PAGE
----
Which makes it the same joke, of course (these are good kids, drinking their milk!), just on a different level.

      • Todd says:

        What I just found out is that the Korova sells milk because it’s non-alcoholic, which means that it’s okay for the under-age Alex and his pals to drink there.

  4. Anonymous says:

    Sick

    I read the book when I was 15, which made the whole story more creepy since Alex is 16 at the beginning. I get the message that Burgess was going for concerning free will (which you’ll no doubt go into in the next part), but could never really sympathise; I, for one, never liked the character and was frankly on the side of the Ludovico guys. The intelligence, love of classical music (which I shared), and anti-conformism were appealing but…damn, the kid sings while raping people! That isn’t exactly good PR for free spiritedness, though that may be the point.

    The copy-cat crimes committed after the movie was released just go to show how many people can watch something that is blatantly, obviously trying to make you think and completely ignore everything but the most sensational. Idiots.

  5. Wow. I greatly enjoyed this, as well as your other recent writings about films.

    On an unrelated note, I watched Alien for the first time last night.

    And, this is the user formerly titled PanickedZebra. I hope you are well. Thank you for creating these writings about films.

  6. ethan_joe says:

    Idiopathic

    In my early 20s I developed a throat abscess which the doctor claimed had no known source, and was simply a “young man’s disease” and not that uncommon. Good to see I’m not the only one using that phrase, as it has always cracked me up.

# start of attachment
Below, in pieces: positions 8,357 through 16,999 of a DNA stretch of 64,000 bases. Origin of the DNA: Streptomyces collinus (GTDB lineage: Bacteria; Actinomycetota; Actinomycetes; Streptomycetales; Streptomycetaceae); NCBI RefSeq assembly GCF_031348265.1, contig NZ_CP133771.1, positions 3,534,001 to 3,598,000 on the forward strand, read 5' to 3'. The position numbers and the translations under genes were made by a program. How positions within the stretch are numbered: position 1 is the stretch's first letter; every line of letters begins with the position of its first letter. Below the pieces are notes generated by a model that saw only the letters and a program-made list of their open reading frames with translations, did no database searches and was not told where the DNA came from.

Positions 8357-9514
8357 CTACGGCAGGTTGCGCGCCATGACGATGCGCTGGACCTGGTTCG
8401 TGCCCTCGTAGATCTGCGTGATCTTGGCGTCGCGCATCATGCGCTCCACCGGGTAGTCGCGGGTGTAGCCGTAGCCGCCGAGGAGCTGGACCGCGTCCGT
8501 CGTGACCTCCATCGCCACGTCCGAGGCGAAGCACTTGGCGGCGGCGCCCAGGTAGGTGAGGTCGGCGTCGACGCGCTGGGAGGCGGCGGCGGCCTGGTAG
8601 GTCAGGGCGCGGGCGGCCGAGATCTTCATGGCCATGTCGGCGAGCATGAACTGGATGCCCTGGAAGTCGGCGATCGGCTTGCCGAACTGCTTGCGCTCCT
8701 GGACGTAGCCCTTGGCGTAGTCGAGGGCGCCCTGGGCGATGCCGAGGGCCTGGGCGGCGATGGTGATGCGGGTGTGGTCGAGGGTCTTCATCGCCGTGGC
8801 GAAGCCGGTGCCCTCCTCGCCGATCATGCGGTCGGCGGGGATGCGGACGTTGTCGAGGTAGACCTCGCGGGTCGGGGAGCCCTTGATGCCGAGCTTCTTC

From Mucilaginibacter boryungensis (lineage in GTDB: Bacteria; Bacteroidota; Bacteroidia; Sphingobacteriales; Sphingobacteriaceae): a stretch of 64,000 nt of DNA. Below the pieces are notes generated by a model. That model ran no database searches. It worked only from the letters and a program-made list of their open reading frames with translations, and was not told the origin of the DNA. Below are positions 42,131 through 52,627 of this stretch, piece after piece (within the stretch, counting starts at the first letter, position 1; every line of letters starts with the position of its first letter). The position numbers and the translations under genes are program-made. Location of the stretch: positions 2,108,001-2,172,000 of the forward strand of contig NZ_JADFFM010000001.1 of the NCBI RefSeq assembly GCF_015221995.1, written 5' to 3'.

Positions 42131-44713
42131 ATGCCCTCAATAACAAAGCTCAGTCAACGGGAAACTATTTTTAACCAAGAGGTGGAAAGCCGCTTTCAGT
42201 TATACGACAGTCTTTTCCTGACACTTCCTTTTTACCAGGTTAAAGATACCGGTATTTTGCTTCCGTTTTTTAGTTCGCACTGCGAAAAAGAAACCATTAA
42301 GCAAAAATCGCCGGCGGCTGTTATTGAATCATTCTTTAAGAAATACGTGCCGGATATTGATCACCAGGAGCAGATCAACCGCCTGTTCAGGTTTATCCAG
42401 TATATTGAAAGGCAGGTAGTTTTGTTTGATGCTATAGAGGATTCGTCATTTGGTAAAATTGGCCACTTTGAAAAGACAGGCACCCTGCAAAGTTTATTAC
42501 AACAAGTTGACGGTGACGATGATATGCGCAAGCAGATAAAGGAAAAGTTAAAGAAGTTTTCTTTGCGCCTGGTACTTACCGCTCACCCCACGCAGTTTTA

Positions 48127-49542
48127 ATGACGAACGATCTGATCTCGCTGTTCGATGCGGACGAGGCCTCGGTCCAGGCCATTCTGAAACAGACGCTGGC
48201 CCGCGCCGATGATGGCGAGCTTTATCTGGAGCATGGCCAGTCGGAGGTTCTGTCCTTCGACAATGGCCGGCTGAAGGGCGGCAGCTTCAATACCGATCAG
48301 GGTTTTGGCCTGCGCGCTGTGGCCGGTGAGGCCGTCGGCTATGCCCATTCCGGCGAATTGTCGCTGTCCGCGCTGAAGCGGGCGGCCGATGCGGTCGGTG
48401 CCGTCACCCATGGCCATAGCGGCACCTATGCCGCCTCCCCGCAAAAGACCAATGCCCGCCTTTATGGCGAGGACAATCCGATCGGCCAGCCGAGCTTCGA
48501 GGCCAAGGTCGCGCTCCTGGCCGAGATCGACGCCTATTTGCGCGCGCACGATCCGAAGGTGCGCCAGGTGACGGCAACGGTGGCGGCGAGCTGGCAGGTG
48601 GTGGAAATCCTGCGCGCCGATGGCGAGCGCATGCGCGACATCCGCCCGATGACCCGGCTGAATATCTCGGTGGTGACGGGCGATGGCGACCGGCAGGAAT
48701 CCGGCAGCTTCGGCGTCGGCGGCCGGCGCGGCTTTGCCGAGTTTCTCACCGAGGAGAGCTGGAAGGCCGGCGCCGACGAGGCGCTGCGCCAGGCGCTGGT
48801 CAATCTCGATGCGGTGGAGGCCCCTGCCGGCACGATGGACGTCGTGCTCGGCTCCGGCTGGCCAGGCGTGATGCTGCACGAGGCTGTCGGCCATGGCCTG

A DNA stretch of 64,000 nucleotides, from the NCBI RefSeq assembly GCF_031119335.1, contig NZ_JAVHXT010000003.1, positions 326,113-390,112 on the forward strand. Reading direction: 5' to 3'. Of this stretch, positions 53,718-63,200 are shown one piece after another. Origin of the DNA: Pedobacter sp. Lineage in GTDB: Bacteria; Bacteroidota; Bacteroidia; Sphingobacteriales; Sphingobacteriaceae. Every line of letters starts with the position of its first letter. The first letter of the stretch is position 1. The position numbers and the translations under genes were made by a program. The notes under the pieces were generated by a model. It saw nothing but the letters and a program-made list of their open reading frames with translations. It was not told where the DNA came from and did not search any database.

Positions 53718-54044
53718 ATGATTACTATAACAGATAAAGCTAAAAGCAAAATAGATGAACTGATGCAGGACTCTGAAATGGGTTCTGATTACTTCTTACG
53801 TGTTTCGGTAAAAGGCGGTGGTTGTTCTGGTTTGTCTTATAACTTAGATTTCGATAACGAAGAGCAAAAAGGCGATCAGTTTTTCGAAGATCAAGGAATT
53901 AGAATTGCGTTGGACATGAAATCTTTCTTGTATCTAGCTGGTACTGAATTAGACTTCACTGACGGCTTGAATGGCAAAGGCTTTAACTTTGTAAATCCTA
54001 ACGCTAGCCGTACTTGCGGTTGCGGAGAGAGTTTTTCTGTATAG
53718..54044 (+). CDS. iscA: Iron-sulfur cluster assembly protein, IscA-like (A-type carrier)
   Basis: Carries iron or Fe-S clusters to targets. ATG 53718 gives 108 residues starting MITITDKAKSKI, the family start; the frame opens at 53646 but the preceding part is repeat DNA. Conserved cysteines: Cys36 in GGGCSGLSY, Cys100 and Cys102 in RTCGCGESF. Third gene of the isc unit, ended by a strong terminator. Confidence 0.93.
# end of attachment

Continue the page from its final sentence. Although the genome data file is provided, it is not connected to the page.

7. Do we like Alex? Are we supposed to like Alex? Does Kubrick like Alex?

    From DragonCon:
    When Malcolm McDowell was discussing CLOCKWORK, he spoke of how Kubrick pretty much left him to his own devices, giving Malcolm carte blanche on how to portray Alex. Malcolm was having a difficult time figuring out how to make such an amoral character engaging to the audience, if not likeable or sympathetic, so he spoke to his friend Lindsay Anderson (who had directed him in If . . .) and got the key to Alex. Lindsay reminded Malcolm of the scene in If . . . where Mick (Malcolm’s character) walks into a room, knowing he’s about to be beaten, with a wide smile on his face and said, “That’s how you play Alex.” Someone with a perpetual smile, no matter what.

  8. Anonymous says:

    Marat Sade – Clockwork Orange

    Sorry to be late to the postings, but I would like to add to your excellent analysis two points that could have also informed the audience mindset at the time, at least by my experience, as I was watching it when it was (briefly) out in the cinema:
    The book was well known among a certain younger audience, Burgess certainly so, the film rights were once considered by Jagger as a vehicle, the book’s formidable work new syntax, complete with lexicon, appears to inform Bowie’s “Ziggy” era character (droogies etc..) and so on. So at least the UK audience would probably look to the film to adhere to a large part of it. In that respect, it was a great adaptation, keeping a central motif of the book, which was the new syntax (complete with lexicon), that was so worked out as an expression of the way this new youth aggression had even altered and then been accomodated by language itself.

    As a side issue, when I see Patrick Mcgee, the well-known UK Royal Theater actor who plays the feebled husband at the home where Alex then rapes his wife, I can’t help but consider his one starring role three years earlier (after having started it on stage) in another UK movie, “Marat/Sade” – as Sade of course. It seems almost intentionally ironic, that the actor who earned reknown for his role as Sade, the author, actor and director of “Marat/Sade”‘s play within a play, is now reduced to being beat up by ill-educated, violent youth, and forced to watch his wife’s rape.

    There is a double-bill sensibility there, if only one could sit through the amount of hours.

    — Arthur F.